Avila Juliet from Coimbatore makes handicrafts out of coconut shells


For 36-year-old Avila Juliet, the lockdown has been busier than ever. She is the founder of Thengu Kalaikoodam, a firm that manufactures handicrafts out of coconut shells in Kalikkanaikenpalayam, Coimbatore. “I just finished making a batch of earrings and I still have a few more pending orders to finish. I usually work for eight hours every day,” she says.

Avila Juliet

Avila Juliet
 

Avila started the business three and a half years ago. “I worked as an assistant professor at DKT College of Education, Tiruppur where I took classes on upcycling. I taught my students to make simple show-pieces by painting coconut shells.” Avila loved working with it and started to experiment with the shells after work. “First I checked online tutorials, but couldn’t find one that explained the process of preparing, cutting and polishing in detail. So I developed a method by trial and error. I later quit my job to focus on the craft,” she says.

She buys coconuts in bulk from farmers at the local market and soaks them in water for two weeks. “This makes the shells harder and reduces the chances of them developing cracks while design,” she explains. Then the coconut is de-husked and broken. “We sell the coconut meat inside to make oil. The shells are later immersed in coconut oil for two days before they are polished and cut into desired shapes. The treatment with oil gives them the shine.”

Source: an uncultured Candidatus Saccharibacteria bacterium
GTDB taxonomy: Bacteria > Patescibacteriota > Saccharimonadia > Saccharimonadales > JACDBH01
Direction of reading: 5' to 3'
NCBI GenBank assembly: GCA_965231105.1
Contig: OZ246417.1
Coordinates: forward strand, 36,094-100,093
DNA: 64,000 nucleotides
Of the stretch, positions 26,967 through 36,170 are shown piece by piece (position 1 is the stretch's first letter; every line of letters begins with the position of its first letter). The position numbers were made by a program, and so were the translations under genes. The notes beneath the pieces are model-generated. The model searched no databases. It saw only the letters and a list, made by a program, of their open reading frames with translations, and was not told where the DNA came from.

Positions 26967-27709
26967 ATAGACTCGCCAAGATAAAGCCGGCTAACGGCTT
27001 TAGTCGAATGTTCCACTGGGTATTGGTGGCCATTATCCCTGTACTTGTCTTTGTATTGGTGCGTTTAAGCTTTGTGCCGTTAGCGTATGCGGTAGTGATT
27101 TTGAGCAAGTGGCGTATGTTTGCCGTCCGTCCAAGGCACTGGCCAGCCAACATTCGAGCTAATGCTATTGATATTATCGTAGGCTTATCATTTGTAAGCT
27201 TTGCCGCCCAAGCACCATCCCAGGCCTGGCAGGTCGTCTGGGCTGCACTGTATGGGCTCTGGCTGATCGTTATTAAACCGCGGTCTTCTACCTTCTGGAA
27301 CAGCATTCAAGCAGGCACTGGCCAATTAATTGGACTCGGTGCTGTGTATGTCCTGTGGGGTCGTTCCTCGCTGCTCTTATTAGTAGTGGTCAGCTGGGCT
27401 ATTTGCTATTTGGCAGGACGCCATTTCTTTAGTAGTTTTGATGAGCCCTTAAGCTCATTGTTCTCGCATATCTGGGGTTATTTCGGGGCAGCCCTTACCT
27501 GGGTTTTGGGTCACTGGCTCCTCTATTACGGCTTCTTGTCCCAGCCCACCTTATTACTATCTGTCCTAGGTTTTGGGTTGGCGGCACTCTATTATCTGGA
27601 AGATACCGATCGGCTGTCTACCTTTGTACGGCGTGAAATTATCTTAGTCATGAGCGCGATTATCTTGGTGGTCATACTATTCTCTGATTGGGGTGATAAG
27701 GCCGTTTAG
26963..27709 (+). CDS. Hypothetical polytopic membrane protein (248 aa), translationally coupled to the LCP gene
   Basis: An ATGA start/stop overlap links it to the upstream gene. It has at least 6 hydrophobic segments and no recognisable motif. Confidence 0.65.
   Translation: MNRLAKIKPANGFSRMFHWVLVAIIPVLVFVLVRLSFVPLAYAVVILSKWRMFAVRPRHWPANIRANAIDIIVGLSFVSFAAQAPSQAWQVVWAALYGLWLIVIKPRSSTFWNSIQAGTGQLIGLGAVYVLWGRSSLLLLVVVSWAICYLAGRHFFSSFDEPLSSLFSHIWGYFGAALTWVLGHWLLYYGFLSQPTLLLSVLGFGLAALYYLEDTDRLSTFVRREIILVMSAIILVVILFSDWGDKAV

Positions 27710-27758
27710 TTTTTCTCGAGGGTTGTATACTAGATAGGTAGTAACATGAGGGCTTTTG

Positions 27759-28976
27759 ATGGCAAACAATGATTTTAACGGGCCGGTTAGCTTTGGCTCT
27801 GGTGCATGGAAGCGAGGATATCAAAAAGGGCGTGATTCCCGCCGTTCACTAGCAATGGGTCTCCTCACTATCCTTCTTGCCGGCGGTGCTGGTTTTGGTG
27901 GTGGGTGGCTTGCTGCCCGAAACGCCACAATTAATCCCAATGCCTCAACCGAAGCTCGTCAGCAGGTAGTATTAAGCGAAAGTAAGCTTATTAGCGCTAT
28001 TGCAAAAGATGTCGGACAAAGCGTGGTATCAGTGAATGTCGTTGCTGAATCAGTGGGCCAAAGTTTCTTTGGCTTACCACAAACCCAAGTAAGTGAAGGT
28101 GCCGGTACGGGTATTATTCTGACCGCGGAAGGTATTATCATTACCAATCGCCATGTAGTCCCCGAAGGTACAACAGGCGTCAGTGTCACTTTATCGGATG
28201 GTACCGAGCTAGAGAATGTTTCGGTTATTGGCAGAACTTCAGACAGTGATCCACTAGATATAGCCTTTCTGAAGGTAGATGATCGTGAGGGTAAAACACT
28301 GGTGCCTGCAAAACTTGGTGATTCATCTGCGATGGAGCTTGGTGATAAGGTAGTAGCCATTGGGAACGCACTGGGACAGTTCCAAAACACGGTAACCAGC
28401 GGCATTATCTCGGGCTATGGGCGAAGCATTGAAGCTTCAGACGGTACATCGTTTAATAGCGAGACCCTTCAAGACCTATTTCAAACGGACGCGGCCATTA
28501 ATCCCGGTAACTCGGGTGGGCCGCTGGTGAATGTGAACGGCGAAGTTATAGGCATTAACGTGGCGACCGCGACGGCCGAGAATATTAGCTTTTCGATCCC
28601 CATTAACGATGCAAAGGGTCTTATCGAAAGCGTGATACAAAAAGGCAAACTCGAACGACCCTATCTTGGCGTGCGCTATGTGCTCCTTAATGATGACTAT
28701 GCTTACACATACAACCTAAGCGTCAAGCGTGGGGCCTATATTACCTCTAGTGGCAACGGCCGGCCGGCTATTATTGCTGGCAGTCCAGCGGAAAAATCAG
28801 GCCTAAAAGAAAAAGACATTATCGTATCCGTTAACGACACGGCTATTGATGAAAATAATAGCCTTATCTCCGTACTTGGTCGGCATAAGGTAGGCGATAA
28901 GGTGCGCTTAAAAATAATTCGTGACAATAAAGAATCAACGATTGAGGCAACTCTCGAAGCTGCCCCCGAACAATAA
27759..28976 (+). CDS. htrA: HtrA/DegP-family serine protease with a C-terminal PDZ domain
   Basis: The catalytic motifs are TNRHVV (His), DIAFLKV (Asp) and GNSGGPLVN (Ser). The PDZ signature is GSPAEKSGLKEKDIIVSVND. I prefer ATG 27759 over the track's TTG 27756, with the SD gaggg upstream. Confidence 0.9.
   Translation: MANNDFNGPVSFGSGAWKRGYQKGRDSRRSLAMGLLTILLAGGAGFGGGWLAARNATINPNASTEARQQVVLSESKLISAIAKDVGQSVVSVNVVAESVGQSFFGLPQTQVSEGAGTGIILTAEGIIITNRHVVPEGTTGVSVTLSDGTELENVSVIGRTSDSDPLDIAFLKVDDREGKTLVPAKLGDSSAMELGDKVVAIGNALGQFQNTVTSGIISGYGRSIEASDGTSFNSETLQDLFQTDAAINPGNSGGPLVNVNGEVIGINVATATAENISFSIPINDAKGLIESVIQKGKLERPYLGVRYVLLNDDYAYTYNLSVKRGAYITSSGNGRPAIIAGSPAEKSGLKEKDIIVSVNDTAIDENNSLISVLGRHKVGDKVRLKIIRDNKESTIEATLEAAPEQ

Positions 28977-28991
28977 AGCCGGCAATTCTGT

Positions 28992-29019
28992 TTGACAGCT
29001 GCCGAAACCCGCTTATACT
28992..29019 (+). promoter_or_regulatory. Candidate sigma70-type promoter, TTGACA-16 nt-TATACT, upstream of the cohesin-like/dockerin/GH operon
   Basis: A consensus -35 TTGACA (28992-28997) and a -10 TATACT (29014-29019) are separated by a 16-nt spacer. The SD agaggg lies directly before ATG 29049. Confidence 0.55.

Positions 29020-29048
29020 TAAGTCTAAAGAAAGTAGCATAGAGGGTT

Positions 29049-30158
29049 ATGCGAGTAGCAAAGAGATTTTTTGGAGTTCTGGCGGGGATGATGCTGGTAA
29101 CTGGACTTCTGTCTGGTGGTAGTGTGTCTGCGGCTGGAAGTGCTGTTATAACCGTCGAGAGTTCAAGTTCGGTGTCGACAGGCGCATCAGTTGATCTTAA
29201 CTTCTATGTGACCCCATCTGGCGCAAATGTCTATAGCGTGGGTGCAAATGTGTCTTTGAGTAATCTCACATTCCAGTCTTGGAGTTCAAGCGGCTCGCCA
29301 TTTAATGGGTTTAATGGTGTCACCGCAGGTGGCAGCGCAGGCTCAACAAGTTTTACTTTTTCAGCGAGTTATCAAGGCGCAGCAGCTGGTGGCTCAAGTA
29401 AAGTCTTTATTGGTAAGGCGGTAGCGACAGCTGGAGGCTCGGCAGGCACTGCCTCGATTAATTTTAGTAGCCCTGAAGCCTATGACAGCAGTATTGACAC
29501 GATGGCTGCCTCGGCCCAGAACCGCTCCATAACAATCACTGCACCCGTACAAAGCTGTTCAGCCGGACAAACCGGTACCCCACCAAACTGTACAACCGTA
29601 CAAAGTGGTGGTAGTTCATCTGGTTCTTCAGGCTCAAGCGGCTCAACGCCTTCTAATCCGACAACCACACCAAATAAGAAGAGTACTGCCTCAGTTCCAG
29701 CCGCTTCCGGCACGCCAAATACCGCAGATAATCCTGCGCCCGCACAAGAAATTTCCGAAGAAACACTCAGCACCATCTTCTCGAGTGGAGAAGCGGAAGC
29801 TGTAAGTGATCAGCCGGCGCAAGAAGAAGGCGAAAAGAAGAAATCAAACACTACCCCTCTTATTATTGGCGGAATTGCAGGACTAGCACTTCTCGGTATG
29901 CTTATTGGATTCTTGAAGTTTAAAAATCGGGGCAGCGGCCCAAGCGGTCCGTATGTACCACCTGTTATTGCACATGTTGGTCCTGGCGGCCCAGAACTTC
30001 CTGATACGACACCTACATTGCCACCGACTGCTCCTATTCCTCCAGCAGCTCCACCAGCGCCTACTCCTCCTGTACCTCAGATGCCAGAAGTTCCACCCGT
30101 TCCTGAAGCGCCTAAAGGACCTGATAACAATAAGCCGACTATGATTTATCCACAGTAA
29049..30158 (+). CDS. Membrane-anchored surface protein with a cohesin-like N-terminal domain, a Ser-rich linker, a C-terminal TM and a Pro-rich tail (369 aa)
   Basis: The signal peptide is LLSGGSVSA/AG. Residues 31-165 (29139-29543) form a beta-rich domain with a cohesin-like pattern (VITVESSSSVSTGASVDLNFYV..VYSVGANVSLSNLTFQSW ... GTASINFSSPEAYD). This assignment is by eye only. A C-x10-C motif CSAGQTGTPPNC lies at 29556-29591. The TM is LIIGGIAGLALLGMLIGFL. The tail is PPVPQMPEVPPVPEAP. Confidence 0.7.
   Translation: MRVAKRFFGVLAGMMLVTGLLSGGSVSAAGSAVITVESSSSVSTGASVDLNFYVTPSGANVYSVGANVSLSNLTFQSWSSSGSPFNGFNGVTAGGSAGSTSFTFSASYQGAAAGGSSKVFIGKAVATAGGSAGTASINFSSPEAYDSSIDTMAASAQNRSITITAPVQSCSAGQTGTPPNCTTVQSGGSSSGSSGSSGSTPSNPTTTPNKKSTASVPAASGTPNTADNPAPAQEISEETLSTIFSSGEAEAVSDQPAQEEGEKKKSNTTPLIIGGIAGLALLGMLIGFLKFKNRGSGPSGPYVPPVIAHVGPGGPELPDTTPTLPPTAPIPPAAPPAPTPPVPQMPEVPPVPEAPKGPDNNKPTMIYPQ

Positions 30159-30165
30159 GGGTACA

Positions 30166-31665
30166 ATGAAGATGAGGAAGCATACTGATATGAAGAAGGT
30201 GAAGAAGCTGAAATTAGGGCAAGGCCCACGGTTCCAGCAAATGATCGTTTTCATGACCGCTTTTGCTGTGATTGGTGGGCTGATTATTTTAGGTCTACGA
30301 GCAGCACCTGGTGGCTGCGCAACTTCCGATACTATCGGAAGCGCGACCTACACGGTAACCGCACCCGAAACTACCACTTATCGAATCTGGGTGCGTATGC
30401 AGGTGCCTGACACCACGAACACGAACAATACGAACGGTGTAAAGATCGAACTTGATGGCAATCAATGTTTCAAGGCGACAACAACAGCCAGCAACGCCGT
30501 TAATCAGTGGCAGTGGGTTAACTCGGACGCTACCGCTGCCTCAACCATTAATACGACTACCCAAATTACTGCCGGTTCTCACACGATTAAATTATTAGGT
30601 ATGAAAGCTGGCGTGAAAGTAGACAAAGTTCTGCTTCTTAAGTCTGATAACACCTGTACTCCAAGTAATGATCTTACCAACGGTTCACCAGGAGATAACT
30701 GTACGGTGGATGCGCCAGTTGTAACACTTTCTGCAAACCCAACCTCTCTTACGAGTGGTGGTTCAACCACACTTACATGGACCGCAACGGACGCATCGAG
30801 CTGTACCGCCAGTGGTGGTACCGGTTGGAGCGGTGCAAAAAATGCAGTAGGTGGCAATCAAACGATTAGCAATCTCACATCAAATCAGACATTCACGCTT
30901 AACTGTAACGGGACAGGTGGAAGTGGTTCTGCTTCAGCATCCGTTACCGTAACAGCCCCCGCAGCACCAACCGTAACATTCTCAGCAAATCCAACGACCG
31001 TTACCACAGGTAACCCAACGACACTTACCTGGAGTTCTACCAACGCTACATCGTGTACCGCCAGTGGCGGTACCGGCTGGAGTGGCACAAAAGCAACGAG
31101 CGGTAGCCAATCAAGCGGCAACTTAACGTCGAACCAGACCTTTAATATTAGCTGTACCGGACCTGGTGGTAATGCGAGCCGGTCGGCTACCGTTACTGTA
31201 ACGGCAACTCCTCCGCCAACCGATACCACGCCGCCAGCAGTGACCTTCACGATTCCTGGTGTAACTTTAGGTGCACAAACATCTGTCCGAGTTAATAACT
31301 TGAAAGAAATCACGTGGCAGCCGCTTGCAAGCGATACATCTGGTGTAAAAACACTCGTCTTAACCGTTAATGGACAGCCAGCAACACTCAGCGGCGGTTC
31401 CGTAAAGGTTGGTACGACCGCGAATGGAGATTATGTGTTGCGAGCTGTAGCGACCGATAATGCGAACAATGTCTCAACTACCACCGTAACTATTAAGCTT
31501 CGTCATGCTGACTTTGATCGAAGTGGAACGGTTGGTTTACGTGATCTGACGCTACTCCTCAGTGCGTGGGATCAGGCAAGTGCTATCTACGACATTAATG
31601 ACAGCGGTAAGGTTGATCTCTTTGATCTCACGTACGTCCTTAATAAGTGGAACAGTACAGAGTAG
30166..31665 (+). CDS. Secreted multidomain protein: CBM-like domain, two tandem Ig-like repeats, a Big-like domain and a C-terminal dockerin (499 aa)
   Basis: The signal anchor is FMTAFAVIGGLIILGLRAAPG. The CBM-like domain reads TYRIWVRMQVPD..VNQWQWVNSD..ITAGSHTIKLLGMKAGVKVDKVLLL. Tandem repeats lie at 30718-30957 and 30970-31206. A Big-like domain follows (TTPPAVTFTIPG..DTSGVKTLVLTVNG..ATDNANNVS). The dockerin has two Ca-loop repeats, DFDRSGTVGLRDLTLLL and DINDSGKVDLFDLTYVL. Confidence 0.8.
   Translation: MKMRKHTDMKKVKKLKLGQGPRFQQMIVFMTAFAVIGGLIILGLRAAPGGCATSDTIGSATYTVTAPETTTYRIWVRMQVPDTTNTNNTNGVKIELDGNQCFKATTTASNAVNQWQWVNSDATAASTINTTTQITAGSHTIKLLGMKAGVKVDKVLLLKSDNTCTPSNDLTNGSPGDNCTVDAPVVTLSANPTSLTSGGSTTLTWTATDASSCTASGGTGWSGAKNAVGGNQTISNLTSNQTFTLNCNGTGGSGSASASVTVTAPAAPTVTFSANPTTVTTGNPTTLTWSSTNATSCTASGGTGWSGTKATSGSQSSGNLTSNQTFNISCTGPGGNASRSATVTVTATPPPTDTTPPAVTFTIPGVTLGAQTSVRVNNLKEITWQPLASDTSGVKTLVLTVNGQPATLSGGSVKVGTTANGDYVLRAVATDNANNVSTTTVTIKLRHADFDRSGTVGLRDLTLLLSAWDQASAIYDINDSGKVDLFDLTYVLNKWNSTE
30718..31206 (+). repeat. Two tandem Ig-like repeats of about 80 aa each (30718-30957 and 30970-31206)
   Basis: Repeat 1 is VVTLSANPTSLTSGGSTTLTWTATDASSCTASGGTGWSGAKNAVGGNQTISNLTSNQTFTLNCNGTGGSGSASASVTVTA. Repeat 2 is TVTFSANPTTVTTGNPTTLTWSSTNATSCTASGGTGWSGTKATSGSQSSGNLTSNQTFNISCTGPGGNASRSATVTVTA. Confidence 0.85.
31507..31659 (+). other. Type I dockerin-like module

Avila Juliet from Coimbatore makes handicrafts out of coconut shells

Avila uses both tender and mature coconuts to make pendants, earrings, bangles, key chains and show-pieces. “The tender shells give a white finish and the mature ones give a darker shade,” she says. Her family helps her in the process. “They cut the pieces. It is a team effort now,” she says. One of the toughest challenges she had was designing an idol of Nataraja. “It was intricate and only at my third attempt did it come out right. It took me almost two weeks to complete the six-inch piece,” she recollects.

The lockdown has not affected her business much, she says. “I have a stock of raw materials. I continue to take up new orders.” Her products are priced between ₹50 and ₹3000 based on the design. Avila ships across the country. “I have also tied up with exporters who send my creations to Japan and the US. I will resume the exports once the situation is favourable,” she says.

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